Give us our voice
Today is my 100th blog. If you've been following me all this time you have realized that I'm autistic and do not speak. I type with facilitation and my typing has been authenticated many times over as actually my own voice, my only voice. I want to reach out to mothers of other nonverbal autistics and encourage them to release their children's voices.
The experts who are professionals are lovely folks, but they do not understand how much actually goes on in our minds. It is imperative that people be given the opportunity to spell and type. I began typing with assistance as a four year old. I still remember that day. I wrote about it in past blogs:
( https://www.psychicsavant.org/post/this-isn-t-freaking-rocket-science ),
( https://www.psychicsavant.org/post/is-she-typing-on-that-thing ),
( https://www.psychicsavant.org/post/voice-liberated ), and
( https://www.psychicsavant.org/post/untitled-1 )
In the new world being recreated there will be more and more autistics not speaking. This is an urgent call out to others to learn how to communicate with their children. One has to assume complete competence in one's nonverbal autistic person. When I first started doing this with my mom, she had been told I had the cognitive abilities of a two year old, but she told me she thought I was really smart. I was.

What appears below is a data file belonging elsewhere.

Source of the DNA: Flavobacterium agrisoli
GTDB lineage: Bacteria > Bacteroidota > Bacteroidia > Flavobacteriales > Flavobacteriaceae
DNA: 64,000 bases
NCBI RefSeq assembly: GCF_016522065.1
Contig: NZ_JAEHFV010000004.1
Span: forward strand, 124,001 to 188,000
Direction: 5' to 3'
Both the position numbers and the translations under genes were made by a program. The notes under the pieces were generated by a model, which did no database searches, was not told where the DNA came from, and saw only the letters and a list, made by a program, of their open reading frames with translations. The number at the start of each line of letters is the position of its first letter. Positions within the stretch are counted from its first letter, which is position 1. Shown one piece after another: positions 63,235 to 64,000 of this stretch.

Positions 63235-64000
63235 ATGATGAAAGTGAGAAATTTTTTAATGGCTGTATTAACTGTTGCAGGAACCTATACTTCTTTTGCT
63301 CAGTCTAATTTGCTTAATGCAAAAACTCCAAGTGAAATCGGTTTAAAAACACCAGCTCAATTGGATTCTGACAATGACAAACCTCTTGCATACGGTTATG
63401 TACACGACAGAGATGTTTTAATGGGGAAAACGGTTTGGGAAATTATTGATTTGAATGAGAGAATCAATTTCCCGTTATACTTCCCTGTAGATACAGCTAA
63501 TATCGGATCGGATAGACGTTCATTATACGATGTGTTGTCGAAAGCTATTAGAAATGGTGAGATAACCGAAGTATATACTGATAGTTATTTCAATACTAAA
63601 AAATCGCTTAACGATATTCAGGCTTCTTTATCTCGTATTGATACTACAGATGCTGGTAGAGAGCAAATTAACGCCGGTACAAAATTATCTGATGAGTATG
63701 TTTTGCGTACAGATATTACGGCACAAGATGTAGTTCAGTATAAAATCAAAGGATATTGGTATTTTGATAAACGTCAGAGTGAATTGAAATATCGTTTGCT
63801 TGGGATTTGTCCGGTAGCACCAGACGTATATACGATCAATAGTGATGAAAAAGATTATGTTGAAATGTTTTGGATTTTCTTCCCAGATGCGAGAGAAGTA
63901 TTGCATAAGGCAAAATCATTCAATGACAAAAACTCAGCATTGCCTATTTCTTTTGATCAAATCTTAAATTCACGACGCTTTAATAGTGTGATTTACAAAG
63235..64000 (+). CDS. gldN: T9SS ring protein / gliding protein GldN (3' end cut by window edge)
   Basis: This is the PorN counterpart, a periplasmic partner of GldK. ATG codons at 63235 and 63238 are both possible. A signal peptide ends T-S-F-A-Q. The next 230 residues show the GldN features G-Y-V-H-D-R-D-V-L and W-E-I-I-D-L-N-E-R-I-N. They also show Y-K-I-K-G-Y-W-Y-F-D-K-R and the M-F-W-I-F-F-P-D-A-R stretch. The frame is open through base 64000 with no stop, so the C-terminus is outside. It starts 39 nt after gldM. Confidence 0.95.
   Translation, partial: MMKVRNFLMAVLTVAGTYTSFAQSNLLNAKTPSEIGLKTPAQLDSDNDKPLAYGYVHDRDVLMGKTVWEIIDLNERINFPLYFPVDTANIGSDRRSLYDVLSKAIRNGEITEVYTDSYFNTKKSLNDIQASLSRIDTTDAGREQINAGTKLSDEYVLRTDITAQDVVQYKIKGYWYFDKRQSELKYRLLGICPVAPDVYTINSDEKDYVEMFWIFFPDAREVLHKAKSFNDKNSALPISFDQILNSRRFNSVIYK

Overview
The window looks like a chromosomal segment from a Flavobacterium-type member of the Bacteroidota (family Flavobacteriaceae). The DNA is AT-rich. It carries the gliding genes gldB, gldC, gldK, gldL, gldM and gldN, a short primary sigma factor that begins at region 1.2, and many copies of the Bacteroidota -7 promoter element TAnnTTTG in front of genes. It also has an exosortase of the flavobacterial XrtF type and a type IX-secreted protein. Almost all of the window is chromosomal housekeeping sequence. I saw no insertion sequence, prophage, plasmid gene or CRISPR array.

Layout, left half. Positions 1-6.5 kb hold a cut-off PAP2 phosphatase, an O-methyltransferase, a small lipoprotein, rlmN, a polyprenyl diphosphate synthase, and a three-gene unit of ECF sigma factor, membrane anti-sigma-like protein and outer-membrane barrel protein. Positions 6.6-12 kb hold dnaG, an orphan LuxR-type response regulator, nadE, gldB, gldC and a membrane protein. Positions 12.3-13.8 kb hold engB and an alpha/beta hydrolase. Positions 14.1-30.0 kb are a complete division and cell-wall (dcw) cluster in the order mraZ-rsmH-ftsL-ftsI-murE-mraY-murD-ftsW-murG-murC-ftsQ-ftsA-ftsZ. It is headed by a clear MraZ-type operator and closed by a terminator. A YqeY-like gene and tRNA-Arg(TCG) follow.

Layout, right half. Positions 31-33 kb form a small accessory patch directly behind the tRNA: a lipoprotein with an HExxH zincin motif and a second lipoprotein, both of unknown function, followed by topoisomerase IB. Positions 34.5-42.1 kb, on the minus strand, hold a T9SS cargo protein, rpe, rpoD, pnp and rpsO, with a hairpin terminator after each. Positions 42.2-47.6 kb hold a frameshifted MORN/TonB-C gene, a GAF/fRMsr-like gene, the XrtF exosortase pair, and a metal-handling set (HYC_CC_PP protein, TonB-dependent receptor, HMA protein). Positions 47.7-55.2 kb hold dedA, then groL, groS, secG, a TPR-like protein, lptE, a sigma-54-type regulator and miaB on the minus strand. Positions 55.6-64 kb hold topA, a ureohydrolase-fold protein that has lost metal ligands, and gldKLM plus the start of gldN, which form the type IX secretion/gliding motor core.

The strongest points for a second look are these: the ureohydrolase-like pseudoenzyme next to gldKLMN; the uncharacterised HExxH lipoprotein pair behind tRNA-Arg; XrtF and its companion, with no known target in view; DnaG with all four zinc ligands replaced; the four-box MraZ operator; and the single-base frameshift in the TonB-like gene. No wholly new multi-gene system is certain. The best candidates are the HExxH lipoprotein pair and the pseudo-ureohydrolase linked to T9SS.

I want people to go online and find out how to engage in these alternative communication activities for non speaking autistics. Many of us are trapped in our silent bodies unrecognized as the great thinkers we really are.
I think it's entirely possible at any age for someone to learn how to do this. My feeling is that maybe people just don't believe it because the experts don't and experts are gods in this world. Perhaps you tried this and your child or adult just typed gibberish and you gave up.
It is the best gift you could grant yourself on Mother's Day this year: to finally see the words your child has to say. I beg you all to try this if you haven't and remember, nothing is easy at first, like the old proverb: The first step over the threshold is the hardest.
Image by Christopher Ross